Colorado Drug Rehab...Programs Using the 12-Steps of
Alcoholics Anonymous and Narcotic Anonymous
Addiction is a Disease... or is it?
From years of interviews with graduates from every modality of alcohol and drug rehab, we found the effects of the ideas that come from many treatment centers many times are perpetuating fear and weakness rather than building a stronger individual that can handle life without medicating with alcohol or other drugs. We found that most rehabs are not empowering their patients, but are assigning labels to their addiction creating the idea that they are suffering from a life-long incurable disease. This disease model has NO scientific proof establishing the existence of an addictive disease.
In your evaluation of alcohol and drug rehab and treatment programs, be aware of that the Alcoholics Anonymous used the term "disease" to protect alcoholics, in the 1930's, from being characterized as having a psychological problem or mental illness. The American Medical Association classified addiction as a disease because it served their economic interest and that of the pharmaceutical industry.
Alcohol and Drug Rehab Centers that have the technology and skills to make fundimental behavioral changes in an addict DO NOT subscribe to the disease model of addiction because, at the end of the day, their graduates know that being responsible for every condition in their lives is what makes them happy, successful and keeps them from needing alcohol or other drugs.
The originators of Alcoholics Anonymousof (A.A.) looked long and hard for something, anything, that would work to save alcoholics from self-destruction, anything to break the cycle of addiction. In the 1930's alcoholics were thought of as the retrobates of society and were usually institutionalized in psychiatric centers as being insane and given horendous treatment, which, of course, didn't solve the addiction. So, the original work of the two founders of the 12-step approach are to be commended for reclassifing the problem, but, unfortunately, in the process, they removed all of the personal responsibility by making addiction a disease.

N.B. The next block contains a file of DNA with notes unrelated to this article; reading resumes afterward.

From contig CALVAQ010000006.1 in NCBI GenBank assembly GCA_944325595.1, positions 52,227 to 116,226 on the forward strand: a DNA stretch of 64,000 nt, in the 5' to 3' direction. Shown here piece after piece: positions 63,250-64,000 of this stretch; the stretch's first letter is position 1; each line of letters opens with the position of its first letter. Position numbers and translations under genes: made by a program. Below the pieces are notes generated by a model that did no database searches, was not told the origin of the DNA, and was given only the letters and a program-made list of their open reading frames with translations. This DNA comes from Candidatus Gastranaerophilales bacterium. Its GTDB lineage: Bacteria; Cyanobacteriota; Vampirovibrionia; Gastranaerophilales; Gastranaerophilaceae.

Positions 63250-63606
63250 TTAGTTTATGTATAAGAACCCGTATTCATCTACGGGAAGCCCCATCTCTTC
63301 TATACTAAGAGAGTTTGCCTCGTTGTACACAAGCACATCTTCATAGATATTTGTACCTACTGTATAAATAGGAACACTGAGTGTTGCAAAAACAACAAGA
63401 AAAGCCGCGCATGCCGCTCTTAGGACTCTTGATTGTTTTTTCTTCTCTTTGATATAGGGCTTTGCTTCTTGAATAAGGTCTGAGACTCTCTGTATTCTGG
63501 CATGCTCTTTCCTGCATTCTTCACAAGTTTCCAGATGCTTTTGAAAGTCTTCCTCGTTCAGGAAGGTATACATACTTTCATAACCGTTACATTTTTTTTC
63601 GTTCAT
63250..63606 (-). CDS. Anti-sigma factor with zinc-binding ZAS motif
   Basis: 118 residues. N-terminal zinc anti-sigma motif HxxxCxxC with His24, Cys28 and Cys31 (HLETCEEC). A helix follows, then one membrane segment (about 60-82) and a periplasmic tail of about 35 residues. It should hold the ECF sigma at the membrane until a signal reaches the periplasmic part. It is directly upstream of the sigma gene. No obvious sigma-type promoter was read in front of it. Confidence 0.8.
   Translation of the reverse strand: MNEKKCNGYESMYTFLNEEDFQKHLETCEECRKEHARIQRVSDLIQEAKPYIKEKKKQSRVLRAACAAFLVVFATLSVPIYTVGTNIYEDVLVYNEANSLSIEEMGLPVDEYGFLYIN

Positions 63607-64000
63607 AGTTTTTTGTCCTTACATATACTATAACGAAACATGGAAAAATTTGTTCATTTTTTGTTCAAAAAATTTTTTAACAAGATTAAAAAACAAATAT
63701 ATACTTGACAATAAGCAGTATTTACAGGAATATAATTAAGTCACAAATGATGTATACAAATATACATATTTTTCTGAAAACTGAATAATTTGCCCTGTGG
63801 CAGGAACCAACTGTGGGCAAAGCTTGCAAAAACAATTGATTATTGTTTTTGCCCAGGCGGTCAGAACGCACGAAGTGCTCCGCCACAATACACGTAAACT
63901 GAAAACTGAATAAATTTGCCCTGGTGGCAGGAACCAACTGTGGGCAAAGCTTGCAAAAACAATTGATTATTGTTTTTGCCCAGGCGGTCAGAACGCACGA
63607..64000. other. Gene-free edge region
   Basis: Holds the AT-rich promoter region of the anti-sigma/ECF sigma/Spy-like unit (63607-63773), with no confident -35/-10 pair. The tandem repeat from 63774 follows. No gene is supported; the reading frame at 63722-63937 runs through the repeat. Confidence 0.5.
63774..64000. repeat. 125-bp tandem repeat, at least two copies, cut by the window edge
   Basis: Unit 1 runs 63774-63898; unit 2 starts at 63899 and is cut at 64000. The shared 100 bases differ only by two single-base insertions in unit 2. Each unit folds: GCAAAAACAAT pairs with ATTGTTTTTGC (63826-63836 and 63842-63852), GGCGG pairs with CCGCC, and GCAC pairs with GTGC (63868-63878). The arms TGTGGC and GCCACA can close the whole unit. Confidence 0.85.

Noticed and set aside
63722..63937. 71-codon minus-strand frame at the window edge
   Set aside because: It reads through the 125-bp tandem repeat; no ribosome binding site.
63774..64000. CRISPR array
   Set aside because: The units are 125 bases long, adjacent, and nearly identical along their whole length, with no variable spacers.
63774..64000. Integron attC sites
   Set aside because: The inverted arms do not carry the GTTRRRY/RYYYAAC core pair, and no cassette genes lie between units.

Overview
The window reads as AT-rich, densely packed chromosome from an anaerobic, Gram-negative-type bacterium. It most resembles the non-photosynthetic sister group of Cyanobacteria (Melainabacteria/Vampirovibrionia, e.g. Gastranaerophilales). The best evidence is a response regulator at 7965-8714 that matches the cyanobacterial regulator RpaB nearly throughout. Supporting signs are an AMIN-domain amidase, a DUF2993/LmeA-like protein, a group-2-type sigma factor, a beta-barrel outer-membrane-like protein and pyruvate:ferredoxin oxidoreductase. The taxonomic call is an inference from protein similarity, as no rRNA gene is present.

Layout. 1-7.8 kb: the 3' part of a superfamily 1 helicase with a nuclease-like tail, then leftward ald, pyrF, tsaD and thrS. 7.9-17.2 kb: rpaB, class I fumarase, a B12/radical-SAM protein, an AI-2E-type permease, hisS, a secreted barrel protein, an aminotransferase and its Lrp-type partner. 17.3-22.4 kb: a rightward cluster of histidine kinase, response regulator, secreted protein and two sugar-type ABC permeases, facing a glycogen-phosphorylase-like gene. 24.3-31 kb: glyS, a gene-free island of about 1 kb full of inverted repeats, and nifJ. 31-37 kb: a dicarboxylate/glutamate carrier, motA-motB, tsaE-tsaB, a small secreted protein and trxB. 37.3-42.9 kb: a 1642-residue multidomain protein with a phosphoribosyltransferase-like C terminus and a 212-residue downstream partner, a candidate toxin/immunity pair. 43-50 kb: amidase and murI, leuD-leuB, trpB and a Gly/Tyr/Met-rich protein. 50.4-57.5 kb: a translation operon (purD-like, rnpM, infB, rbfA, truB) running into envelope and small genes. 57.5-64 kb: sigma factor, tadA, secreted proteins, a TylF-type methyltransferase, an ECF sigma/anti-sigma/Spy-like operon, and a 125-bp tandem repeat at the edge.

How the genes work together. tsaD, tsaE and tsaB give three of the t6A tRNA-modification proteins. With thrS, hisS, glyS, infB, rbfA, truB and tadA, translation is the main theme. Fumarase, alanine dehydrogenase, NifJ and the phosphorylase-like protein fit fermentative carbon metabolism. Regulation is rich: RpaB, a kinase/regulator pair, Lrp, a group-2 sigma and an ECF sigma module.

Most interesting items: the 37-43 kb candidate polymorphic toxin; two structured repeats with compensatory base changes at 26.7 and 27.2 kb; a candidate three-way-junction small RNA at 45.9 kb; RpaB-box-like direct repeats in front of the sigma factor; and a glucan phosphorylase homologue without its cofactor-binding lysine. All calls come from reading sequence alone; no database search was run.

There are many positive aspects of the 12-step approach in that it gets addicts into communication about their lives and their addiction and that is far better than the isolation that they were experiencing. However, it falls short of the truth about addiction and actually relables the problem to fit their philosophy and doesn't actually treat the addiction, but supports addicts with the idea that there is no cure, but by belonging to a like-minded group, one can stay off of alcohol and other drugs and survive at a higher level.
This recovery method was never intended to be institutionalized into a treatment modality, but when insurance programs in the 1970's began to pay for up to 30 days of addiction treatment, many progams oped througout the US and huge profits were actualized for their owners. Soon the insurance companies looked at the lack of ongoing success and have since drastically reduce their support of any form of addiction treatment. These 30-day, 12-step programs do not pretend to graduate their patients free of relapse, but contend that addiction is a disease of relapse and that will continue throughout ones life. They believe that addiction is a chronic and progressive disease, meaning that is last forever and gets worse even when one isn't drinking or using. Less than 10% of their graduates stay clean long enough to rebuild their lives. Many people feel that ascribing a disease to addiciton causes an addict to feel that he is a victim and has less self-determination than if he viewed it as a condition and not a disease.
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DISCLAIMER: None of the information contained here should be considered medical advice. Alcohola nd d;rug detoxification should be done under medical and/or professional supervision. At the first sign of alcohol or drug withdrawal sysmpoms or discomfort, immediately seek medical advice. Do not attempt to detox from alcohol or other drugs without proper medical supervision. If you feel that you have a medical emergency, call 911 and seek local advice.